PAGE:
distrust another person because he happens to be a few shades darker than myself.
But the best of us have our weaknesses, and my weakness, when I know a
family-plate basket to be out on the pantry table, is to be instantly reminded
of that basket by the sight of a strolling stranger whose manners are superior to
mine” (Collins, 1886, 14). This was the biggest racial issue of the nineteenth
century when referring to groups of a coloured ethnicity. In white, western
culture it was always presumed that those with a dark skin tone were criminals
by nature. That they were not custom to the proper ways of the world and that you
needed to keep an eye on your possessions when in their company. Even though
the plot includes the Indians robbing the moonstone from Rachel, it is the attitude
that comes with presuming their intentions before they happened that was wrong.

Another controversial
reference in the book is when Betteredge decribes the moonstone as “devilish”.

“If he was right, here
was our quiet English house suddenly invaded by a devilish Indian Diamond, bringing
after it a conspiracy of rogues, set loose on us by the vengeance of a dead man”.
(Collins, 40, 1886)

This quote has many
meanings. First, it suggests that the moonstone has supernatural abilities that
include invading a house and using its power to inflict danger on the family.
The use of the words “devilish Indian” in this context does not uphold Indian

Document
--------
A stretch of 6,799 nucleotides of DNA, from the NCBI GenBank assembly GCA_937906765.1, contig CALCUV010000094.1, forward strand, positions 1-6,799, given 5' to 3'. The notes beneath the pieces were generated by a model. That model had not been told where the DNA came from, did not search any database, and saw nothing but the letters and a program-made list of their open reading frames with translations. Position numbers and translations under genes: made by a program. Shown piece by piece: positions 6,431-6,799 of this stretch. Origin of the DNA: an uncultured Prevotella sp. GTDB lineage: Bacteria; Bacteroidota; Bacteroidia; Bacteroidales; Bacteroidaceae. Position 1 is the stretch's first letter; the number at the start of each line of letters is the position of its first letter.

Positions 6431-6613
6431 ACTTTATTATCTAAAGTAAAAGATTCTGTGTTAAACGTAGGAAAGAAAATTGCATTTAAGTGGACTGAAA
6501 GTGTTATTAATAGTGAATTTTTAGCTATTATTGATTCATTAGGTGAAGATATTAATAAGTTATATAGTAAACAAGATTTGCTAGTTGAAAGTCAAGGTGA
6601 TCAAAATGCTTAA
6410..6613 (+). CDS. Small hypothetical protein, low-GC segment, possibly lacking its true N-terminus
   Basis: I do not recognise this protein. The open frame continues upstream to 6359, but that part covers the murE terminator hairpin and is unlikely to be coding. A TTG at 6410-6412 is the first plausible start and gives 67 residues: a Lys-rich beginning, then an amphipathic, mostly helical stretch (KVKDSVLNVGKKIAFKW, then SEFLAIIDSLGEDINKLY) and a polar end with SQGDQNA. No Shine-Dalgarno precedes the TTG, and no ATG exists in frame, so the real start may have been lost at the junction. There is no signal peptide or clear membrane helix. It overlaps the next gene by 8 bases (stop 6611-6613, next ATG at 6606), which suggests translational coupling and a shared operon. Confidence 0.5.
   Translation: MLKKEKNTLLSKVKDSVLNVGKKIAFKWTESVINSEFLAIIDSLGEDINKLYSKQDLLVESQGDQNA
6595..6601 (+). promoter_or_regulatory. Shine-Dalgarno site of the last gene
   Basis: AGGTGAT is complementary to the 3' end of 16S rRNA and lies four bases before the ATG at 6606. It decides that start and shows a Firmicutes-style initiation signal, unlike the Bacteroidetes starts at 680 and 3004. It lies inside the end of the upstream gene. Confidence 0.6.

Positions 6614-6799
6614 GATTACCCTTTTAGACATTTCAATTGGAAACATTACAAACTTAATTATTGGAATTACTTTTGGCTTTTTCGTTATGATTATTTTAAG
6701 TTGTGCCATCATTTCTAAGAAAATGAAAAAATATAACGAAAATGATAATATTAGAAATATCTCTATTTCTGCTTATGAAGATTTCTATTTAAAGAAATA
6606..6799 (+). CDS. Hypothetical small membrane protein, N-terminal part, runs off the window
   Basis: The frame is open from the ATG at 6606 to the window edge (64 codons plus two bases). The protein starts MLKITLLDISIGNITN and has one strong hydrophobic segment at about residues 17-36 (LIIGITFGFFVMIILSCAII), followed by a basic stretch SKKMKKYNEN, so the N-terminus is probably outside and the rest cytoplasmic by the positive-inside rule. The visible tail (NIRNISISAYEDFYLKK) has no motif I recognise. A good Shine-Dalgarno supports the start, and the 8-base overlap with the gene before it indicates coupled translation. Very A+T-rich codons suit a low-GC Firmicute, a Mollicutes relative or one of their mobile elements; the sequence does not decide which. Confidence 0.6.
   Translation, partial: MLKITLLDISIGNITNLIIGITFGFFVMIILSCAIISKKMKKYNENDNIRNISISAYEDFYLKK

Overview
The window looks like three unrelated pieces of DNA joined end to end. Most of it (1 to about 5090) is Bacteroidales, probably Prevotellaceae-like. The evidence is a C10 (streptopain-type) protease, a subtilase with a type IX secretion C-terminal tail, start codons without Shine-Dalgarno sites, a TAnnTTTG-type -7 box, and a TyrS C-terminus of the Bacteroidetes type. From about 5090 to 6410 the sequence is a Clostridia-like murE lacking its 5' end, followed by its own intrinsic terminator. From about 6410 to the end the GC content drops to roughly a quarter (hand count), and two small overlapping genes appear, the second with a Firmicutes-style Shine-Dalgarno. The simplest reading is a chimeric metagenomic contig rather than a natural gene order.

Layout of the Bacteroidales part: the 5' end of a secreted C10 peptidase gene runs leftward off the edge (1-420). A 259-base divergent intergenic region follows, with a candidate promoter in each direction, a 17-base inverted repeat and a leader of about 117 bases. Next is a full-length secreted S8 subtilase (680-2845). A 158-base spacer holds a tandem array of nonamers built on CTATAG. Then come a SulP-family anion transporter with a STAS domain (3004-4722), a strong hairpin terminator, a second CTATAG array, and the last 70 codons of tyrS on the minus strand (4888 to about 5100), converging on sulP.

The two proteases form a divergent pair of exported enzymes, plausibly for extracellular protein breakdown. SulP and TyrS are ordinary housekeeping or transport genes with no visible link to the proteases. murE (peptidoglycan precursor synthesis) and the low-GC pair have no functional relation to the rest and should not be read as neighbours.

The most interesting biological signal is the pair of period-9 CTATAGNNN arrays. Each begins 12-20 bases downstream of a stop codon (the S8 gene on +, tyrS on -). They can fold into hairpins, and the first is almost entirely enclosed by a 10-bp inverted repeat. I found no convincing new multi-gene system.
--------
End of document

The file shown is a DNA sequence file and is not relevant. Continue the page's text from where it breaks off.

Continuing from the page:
culture in a positive light. One interesting and yet important reference in the
quote is when both nationalities are stated, the “English house” and the “Indian
Diamond”. It is almost a direct reference in suggesting that British society
are afraid of the countries they have invaded.  Betteredge, uses the words “invaded by a devilish
Indian Diamond” which is a metaphor regarding the anxiety many British citizens
feared, that the countries the British Empire colonized and oppressed might one
day come back and invade them.

This story is a combination
of ideas. While there are significant controversial racist references to Indian
folk, there are also plenty of positive ideas that help to uplift the importance
of their culture and beliefs.

Before Herncastle acquires the moonstone at the siege of
Seringapatam in 1799, the stone has already passed through the hands of numerous
vain conquerors. The opening narrative transforms the sacred object into a
symbol of opulence and power that no mere mortal should possess, but which,
despite its curse, immoral warriors of various nations have sought to acquire.
In fact, owning what no one should possess merely adds to the Moonstone’s value
and allure.

The connection of the properties of the Moonstone to
“ancient Greece and Rome” is the first indication that India is not a
barbarous and backward series of petty principalities but an ancient